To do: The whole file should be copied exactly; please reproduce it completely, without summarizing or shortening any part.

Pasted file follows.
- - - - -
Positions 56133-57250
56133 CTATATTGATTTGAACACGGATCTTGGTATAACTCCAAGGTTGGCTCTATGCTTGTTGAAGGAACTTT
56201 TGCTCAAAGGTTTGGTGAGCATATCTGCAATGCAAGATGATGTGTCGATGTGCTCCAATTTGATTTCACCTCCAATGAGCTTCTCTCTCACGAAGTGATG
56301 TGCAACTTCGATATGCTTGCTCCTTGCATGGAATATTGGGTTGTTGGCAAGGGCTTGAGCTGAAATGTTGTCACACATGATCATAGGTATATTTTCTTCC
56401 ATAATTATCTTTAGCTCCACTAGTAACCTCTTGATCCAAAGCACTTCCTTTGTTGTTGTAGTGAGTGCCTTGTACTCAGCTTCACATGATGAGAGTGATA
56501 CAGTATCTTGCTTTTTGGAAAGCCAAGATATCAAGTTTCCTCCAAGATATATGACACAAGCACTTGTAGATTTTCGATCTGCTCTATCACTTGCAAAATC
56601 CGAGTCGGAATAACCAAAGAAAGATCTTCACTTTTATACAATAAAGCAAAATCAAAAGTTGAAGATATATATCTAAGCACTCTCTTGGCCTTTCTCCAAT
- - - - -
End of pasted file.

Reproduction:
Positions 56133-57250
56133 CTATATTGATTTGAACACGGATCTTGGTATAACTCCAAGGTTGGCTCTATGCTTGTTGAAGGAACTTT
56201 TGCTCAAAGGTTTGGTGAGCATATCTGCAATGCAAGATGATGTGTCGATGTGCTCCAATTTGATTTCACCTCCAATGAGCTTCTCTCTCACGAAGTGATG
56301 TGCAACTTCGATATGCTTGCTCCTTGCATGGAATATTGGGTTGTTGGCAAGGGCTTGAGCTGAAATGTTGTCACACATGATCATAGGTATATTTTCTTCC
56401 ATAATTATCTTTAGCTCCACTAGTAACCTCTTGATCCAAAGCACTTCCTTTGTTGTTGTAGTGAGTGCCTTGTACTCAGCTTCACATGATGAGAGTGATA
56501 CAGTATCTTGCTTTTTGGAAAGCCAAGATATCAAGTTTCCTCCAAGATATATGACACAAGCACTTGTAGATTTTCGATCTGCTCTATCACTTGCAAAATC
56601 CGAGTCGGAATAACCAAAGAAAGATCTTCACTTTTATACAATAAAGCAAAATCAAAAGTTGAAGATATATATCTAAGCACTCTCTTGGCCTTTCTCCAAT